Volkswagen has submitted its draft recall proposal to federal and California officials as a first step toward retrofitting diesel cars with software intentionally designed to bypass standards for air pollution.
The German automaker met a late Friday deadline in offering a plan to fix the 482,000 diesel vehicles sold in the U.S. that it acknowledges were outfitted with devices to cheat pollution tests.
However, details of plan submitted were not released.
The California Air Resources Board has 20 business days to review the proposal before accepting it, rejecting it or requesting it be modified or asking for more information. "We won't be making anything public until we're sure the best solutions have been determined and VW has explained how those solutions will be made available to owners," Dave Clegern, a spokesperson for the board, said in an email.
Mary Nichols, head of the California Resources Board, told the German daily Handelsblatt that Volkswagen might have to buy back some of the older diesel models, according to Reuters. Newer models could be easier software fixes while older vehicles might need to be repurchased rather than outfitting with new pollution-control devices, Nichols told the Handelsblatt in an interview published Friday.
"The Volkswagen Group of America, or VW, submitted a recall plan to the California Air Resources Board, ARB, responding to the violations described in ARB's September 18, 2015 letter to VW concerning illegal defeat devices in their 2-liter diesel-powered vehicles, model years 2009-2015," the board said in a statement posted on its website.
The California agency said it would consult with the U.S. Environmental Protection Agency during the process of developing a national recall plan, which the ARB said must set out a projected time to fix each vehicle, with the proposed remedy not only fixing the violation, but also addressed issues including drivability fuel efficiency of the cars involved.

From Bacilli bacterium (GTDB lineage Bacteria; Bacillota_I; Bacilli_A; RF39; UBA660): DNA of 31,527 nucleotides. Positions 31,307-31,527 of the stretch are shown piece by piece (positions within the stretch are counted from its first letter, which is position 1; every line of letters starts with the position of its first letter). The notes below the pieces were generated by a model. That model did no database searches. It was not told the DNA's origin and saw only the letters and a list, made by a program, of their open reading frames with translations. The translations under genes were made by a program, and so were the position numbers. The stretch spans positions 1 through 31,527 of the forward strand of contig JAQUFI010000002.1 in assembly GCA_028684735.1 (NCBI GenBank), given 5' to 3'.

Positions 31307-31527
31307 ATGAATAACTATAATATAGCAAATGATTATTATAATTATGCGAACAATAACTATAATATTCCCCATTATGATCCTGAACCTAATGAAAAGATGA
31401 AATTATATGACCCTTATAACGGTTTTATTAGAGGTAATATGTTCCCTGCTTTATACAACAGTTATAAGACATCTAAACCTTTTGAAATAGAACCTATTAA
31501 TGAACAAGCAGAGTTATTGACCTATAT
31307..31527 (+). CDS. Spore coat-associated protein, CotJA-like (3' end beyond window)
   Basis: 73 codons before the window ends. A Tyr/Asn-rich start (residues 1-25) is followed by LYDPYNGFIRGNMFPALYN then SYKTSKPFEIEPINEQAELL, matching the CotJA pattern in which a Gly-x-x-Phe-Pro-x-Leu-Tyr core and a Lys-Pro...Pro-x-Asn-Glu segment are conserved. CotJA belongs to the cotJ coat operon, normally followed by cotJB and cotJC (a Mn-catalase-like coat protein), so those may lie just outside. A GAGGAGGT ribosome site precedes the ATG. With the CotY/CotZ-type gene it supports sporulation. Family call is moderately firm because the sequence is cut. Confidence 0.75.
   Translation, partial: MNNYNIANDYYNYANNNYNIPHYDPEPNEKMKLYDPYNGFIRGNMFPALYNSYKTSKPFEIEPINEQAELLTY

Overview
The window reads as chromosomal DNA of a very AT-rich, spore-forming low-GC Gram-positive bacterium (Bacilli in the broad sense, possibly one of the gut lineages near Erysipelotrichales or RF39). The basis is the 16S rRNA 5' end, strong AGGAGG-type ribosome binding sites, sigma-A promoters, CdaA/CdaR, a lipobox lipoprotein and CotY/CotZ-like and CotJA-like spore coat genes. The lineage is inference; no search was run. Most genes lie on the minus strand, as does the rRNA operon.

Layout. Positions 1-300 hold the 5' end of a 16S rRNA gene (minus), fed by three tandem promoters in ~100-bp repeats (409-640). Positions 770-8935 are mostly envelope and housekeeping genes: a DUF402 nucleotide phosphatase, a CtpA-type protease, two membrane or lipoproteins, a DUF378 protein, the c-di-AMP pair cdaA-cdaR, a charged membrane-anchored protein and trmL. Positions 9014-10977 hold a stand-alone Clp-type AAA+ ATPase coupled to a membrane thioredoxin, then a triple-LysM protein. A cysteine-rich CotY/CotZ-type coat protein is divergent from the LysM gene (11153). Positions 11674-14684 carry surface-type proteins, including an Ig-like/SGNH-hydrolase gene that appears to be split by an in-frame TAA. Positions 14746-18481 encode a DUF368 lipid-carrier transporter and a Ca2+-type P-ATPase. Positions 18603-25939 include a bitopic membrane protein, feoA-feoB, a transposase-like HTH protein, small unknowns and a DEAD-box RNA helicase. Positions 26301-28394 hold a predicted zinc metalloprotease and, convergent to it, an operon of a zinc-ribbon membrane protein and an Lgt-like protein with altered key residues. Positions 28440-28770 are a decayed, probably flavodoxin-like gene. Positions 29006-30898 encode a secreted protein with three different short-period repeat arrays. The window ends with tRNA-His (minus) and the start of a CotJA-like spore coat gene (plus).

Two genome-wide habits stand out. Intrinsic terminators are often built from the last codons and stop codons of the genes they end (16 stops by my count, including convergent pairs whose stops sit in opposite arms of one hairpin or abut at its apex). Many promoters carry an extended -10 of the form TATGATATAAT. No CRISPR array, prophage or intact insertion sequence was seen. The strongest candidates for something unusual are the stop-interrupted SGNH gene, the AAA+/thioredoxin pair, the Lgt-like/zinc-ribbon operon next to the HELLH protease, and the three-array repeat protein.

Volkswagen and the ARB did not immediately return requests for further comment.
The EPA on Sept. 18 announced VW had created software to hide emissions of the pollutant nitrogen oxide. That news led to the resignation of VW CEO Martin Winterkorn less than a week later as well as the disclosure by VW that as many as 11 million cars worldwide were affected.
The submission to California regulators and the EPA came even as the German automaker's emission troubles broadened.
The EPA on Friday said the probe now involves all Volkswagen and Audi models with a larger 3-liter diesel engine from model years 2009 through 2016.
Before Friday, the EPA's investigation involved only some of those larger-engine models from VW, Audi and Porsche from 2014-2016, along with 482,000 vehicles with 2-liter diesel engines from the 2009-2015 model years.
The federal agency issued its statement after Volkswagen and Audi officials said in a meeting Thursday the technology in the newer cars was also in models dating back to 2009.
Volkswagen will reduce spending by 1 billion euros ($1.07 billion) in 2016 and "strictly prioritize" investments as it readies to contend with the ongoing fallout from the scandal, CEO Michael Mueller said in a statement Friday.
"What we definitely won't do," said Mueller, "is make cuts at the expense of our future."
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